How big tech got so big: Hundreds of acquisitions

Washington Post - Technology News

You're probably reading this on a browser built by Apple or Google. If you're on a smartphone, it's almost certain those two companies built the operating system. You probably arrived from a link posted on Apple News, Google News or a social media site like Facebook. And when this page loaded, it, like many others on the Internet, connected to one of Amazon's ubiquitous data centers. Amazon, Apple, Facebook and Google -- known as the Big 4 -- now dominate many facets of our lives. But they didn't get there alone. They acquired hundreds of companies over decades to propel them to become some of the most powerful tech behemoths in the world.

Walmart Is Pulling Plug on More Robots WSJD - Technology

Over the past year Walmart has started to remove or turn off the 17-foot-tall machines often placed at the front of stores. About 300 machines are being removed from stores, and around 1,300 "hibernated" while Walmart focuses on other services, said Larry Blue, chief executive of Bell & Howell, a Durham, N.C.-based automation services company that installed and maintains the devices for the retailer. "The customer told us they want one pickup spot, and they want that pickup spot to be outside," said a Walmart spokeswoman. The pickup towers act as a vending machine for online orders, holding items inside until they are collected by shoppers. Walmart frequently highlighted the machines in presentations to media and investors in recent years, saying it aimed to offer shoppers a quicker way to pick up online orders at a lower cost.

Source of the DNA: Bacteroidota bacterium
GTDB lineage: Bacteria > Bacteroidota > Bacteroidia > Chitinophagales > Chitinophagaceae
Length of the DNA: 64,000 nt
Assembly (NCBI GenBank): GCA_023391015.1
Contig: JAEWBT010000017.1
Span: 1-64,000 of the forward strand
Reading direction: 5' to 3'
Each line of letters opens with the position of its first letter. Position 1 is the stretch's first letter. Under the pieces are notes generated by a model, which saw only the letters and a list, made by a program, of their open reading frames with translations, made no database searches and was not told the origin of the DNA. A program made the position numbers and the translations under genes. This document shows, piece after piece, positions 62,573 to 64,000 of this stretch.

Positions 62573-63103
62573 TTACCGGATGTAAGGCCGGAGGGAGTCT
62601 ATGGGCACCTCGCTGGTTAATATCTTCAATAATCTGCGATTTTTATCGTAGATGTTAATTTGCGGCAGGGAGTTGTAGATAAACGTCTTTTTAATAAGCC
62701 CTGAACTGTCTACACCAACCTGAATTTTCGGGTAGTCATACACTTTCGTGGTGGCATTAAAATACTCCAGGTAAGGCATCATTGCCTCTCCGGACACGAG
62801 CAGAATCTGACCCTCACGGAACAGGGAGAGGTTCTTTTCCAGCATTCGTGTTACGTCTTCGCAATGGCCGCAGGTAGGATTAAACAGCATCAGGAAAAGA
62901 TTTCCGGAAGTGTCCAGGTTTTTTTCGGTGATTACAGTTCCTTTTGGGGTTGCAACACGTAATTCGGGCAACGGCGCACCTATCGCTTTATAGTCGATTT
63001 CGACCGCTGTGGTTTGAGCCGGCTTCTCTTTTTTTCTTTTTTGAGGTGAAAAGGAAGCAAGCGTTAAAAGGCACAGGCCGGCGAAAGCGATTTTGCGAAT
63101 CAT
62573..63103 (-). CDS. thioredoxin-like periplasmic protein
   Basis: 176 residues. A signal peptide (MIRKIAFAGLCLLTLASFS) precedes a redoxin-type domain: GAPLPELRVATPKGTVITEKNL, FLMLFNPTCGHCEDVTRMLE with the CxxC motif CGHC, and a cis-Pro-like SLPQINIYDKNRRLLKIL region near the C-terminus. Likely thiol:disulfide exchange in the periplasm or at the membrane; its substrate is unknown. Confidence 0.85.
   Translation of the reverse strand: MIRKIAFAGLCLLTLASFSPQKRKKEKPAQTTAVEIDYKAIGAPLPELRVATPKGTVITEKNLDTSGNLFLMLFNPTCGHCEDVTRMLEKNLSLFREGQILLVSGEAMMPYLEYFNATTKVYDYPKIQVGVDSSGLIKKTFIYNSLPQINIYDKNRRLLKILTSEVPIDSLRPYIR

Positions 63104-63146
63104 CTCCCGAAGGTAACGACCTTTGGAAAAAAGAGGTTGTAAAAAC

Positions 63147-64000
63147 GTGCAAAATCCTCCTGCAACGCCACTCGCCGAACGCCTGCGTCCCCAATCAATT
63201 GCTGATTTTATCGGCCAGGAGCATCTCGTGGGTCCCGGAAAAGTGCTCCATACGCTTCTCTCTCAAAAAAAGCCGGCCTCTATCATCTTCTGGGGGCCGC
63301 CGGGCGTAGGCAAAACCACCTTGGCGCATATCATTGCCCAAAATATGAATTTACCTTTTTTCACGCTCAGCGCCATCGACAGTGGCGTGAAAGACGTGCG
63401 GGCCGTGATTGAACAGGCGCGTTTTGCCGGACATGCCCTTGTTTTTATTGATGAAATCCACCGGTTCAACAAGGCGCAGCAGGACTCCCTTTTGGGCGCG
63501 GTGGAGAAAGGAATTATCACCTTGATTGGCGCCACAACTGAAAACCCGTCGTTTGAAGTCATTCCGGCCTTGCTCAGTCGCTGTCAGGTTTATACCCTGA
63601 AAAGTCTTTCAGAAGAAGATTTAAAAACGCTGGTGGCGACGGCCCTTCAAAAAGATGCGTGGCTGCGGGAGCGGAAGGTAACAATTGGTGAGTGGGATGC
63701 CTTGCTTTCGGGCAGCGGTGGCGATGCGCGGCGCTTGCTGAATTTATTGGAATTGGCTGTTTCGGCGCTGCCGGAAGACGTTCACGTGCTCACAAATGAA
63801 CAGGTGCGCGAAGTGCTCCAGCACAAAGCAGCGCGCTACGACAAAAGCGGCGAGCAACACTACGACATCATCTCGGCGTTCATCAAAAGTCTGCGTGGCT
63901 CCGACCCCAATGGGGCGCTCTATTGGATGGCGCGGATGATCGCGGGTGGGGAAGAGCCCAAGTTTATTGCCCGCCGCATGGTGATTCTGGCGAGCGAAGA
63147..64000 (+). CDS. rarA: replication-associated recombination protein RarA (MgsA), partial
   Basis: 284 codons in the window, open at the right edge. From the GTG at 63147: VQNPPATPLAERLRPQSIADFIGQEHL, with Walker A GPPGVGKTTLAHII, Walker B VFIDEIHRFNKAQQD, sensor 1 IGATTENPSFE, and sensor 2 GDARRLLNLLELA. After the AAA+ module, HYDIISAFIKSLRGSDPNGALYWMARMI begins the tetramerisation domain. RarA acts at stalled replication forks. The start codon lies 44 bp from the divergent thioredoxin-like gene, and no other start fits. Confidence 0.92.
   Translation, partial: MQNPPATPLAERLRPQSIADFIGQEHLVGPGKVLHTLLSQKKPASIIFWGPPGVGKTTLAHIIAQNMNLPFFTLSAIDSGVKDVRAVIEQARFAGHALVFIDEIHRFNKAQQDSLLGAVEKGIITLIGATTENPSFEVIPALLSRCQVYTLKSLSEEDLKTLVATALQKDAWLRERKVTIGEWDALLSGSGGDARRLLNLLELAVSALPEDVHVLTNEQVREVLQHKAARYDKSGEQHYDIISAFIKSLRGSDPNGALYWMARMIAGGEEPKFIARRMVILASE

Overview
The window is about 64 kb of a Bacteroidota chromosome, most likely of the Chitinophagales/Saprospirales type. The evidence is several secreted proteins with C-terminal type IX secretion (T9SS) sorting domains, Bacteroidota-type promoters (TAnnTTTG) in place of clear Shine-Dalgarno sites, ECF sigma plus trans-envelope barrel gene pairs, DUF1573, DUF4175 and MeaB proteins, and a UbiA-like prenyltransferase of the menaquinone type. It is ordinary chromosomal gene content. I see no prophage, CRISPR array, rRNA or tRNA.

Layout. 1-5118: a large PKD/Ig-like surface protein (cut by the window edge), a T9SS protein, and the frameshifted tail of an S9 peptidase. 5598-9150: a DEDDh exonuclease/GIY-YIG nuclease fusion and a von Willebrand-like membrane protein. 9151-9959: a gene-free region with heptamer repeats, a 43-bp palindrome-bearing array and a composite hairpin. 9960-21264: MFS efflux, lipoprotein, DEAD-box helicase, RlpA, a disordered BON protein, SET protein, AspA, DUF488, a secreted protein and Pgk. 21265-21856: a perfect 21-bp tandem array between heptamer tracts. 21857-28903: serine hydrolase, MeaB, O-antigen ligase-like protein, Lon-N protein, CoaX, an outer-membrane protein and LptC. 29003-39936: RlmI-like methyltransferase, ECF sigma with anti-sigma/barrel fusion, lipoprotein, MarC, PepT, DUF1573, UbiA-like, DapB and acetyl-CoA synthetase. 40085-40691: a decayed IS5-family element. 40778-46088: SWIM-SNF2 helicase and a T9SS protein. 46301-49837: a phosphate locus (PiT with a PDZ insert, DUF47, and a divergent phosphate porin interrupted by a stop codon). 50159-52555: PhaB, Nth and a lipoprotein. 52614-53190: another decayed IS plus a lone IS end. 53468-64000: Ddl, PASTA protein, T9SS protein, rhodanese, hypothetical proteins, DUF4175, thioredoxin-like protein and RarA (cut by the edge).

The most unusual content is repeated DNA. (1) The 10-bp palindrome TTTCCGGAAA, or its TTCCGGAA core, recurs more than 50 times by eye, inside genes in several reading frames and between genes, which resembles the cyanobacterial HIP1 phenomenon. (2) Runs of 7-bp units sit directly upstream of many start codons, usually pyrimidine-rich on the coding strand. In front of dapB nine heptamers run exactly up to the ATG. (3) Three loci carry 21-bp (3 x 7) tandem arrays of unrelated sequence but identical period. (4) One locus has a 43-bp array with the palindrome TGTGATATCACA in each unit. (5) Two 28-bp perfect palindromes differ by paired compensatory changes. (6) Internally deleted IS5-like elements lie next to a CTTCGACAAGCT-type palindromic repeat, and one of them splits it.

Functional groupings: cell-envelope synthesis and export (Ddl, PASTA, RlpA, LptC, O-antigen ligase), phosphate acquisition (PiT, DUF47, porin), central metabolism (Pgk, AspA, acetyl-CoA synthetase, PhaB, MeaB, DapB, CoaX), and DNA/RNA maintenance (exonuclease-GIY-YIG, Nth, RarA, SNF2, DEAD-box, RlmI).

Retail robots coming to these grocery stores


Shelf-scanning robot Tally will be donning a new apron soon. Simbe, the company that makes the robot, announced its first deployment with Save Mart, the largest family owned grocery chain in California, which acquired 132 Albertsons stores in 2006 has continued growing. Tally robots will be rolling out to 7 stores across all three Save Mart banners in the Bay Area to bring greater visibility to inventory, streamline operations for store teams and improve the customer experience. This is an important milestone for a sector that's been fixated on wider adoption and sees a real opportunity in the shadow of COVID-19, despite notable setbacks and some in the industry questioning the value of retail robotics late last year. In November 2020, Walmart killed a large contract with Simbe competitor Bossa Nova, which also makes a robot for inventory auditing and data-driven inventory insights.